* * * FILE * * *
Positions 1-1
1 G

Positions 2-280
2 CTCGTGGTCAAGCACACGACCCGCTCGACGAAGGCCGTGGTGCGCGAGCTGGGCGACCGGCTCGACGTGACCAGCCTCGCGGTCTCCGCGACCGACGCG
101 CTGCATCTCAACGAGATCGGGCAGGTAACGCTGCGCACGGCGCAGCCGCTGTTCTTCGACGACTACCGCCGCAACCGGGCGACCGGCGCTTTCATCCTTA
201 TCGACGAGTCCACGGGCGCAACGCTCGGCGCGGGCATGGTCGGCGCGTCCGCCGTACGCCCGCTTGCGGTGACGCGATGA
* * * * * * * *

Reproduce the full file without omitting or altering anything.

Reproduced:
Positions 1-1
1 G

Positions 2-280
2 CTCGTGGTCAAGCACACGACCCGCTCGACGAAGGCCGTGGTGCGCGAGCTGGGCGACCGGCTCGACGTGACCAGCCTCGCGGTCTCCGCGACCGACGCG
101 CTGCATCTCAACGAGATCGGGCAGGTAACGCTGCGCACGGCGCAGCCGCTGTTCTTCGACGACTACCGCCGCAACCGGGCGACCGGCGCTTTCATCCTTA
201 TCGACGAGTCCACGGGCGCAACGCTCGGCGCGGGCATGGTCGGCGCGTCCGCCGTACGCCCGCTTGCGGTGACGCGATGA